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Let $\mathbf{Y} = (Y_1, Y_2)'$ where $\mathbf{Y} \sim N(\mu, \Sigma)$. Specifically, $\mathbf{Y}$ is a multivariate normal random variable: \begin{align*} \begin{bmatrix} Y_1 \\ Y_2 \end{bmatrix} \sim N\left(\begin{bmatrix} \mu_1 \\ \mu_2 \end{bmatrix}, \begin{bmatrix} \sigma_1^2 & cov(Y_1, Y_2) \\ cov(Y_1, Y_2) & \sigma_2^2 \end{bmatrix} \right). \end{align*} Let $B = \begin{bmatrix} 1 & -1 \\ -1 & 1 \end{bmatrix}$. Show that for $\mathbf{Z} = B\mathbf{Y} = (Z_1, Z_2)'$ that $Z_1$ and $Z_2$ are univariate normal random variables but their joint distribution is not bivariate normal. Explain why.

My question: I am able to show that $Z_1$ and $Z_2$ are univariate normal (which follows simply by the definition of a multivariate normal random, i.e., $a_1Y_1 + a_2Y_2$ is univariate normal for all real numbers $a_1$ and $a_2$), but how do I show it is not bivariate normal?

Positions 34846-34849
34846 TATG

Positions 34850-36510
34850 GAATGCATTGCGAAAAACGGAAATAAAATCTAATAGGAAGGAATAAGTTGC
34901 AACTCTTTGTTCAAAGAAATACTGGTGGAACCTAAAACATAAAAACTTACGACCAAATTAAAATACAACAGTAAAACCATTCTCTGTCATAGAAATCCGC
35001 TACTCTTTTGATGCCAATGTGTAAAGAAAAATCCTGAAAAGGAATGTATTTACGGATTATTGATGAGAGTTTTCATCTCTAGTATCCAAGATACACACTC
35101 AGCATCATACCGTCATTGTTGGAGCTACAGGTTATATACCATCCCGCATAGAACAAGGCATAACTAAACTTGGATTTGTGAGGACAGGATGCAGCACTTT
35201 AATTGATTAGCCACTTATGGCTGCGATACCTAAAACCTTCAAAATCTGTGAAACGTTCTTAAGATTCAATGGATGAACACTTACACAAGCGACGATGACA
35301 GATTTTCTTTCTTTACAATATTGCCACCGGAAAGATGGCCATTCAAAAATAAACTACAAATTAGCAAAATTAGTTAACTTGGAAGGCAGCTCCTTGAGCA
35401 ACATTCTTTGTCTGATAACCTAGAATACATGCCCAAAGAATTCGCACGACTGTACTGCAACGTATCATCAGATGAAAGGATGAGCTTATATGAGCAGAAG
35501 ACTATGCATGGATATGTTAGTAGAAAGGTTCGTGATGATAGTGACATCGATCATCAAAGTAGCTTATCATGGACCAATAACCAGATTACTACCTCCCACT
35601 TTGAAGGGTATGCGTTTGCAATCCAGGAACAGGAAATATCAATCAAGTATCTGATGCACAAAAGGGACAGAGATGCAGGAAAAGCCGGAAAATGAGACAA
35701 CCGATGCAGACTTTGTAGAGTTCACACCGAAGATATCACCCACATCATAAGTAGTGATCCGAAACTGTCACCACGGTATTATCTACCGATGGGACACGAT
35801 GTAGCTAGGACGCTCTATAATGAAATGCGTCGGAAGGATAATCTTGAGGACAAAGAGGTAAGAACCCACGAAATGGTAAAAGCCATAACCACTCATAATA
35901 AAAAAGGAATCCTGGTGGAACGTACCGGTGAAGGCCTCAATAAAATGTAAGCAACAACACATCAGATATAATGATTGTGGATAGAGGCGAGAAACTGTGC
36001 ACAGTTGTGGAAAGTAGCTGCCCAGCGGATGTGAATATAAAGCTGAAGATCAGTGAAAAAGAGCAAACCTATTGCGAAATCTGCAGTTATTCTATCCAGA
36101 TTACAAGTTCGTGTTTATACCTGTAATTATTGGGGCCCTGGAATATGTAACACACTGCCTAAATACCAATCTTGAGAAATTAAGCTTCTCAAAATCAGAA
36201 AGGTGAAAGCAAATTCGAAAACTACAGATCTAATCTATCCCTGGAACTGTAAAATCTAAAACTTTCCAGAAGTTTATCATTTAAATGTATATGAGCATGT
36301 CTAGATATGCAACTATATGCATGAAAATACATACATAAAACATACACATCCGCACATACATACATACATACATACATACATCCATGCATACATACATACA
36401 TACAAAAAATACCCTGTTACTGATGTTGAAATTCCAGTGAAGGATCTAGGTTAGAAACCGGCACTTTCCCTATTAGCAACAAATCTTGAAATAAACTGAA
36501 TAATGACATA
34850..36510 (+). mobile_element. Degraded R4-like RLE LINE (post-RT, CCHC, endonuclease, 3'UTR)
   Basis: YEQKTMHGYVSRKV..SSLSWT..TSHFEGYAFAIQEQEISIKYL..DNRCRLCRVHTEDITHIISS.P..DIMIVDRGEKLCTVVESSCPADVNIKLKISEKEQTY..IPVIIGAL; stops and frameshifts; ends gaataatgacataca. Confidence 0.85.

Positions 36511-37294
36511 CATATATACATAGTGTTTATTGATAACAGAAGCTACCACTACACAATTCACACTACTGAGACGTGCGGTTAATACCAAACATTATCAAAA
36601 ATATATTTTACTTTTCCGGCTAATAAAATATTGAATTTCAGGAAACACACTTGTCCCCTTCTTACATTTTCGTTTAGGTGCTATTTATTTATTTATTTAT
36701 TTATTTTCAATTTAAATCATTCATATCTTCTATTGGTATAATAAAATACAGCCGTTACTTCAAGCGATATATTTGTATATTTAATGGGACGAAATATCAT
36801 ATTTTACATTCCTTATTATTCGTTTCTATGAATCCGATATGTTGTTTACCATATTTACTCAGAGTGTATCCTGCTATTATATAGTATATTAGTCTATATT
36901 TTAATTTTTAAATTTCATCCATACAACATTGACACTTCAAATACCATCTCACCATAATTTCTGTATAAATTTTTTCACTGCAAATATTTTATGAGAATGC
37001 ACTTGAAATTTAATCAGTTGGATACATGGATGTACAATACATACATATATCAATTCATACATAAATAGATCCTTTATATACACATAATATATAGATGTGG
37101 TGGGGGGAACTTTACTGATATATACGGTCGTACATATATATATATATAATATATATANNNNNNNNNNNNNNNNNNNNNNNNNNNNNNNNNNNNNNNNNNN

I know this theorem that if $B$ has full row rank then $Z \sim N(B\mu, B\Sigma B')$, but here, clearly $B$ is singular, so it does not have full rank, but does this "prove" that $Z_1$ and $Z_2$ are not jointly bivariate normal? I am not convinced since just because the premises of the theorem does not hold, it does not necessarily mean the conclusion is false. So, how can I actually prove this?

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  • $\begingroup$ If $B$ is not full rank, then $\boldsymbol Z$ can't really be said to be "bivariate" any more than one can say that $(X, -X)$ is "bivariate." What you are looking at is just a univariate normal distribution. $\endgroup$ – heropup Oct 18 '17 at 21:13
  • $\begingroup$ Ah, that makes sense, thank you. $\endgroup$ – user40333 Oct 19 '17 at 3:17

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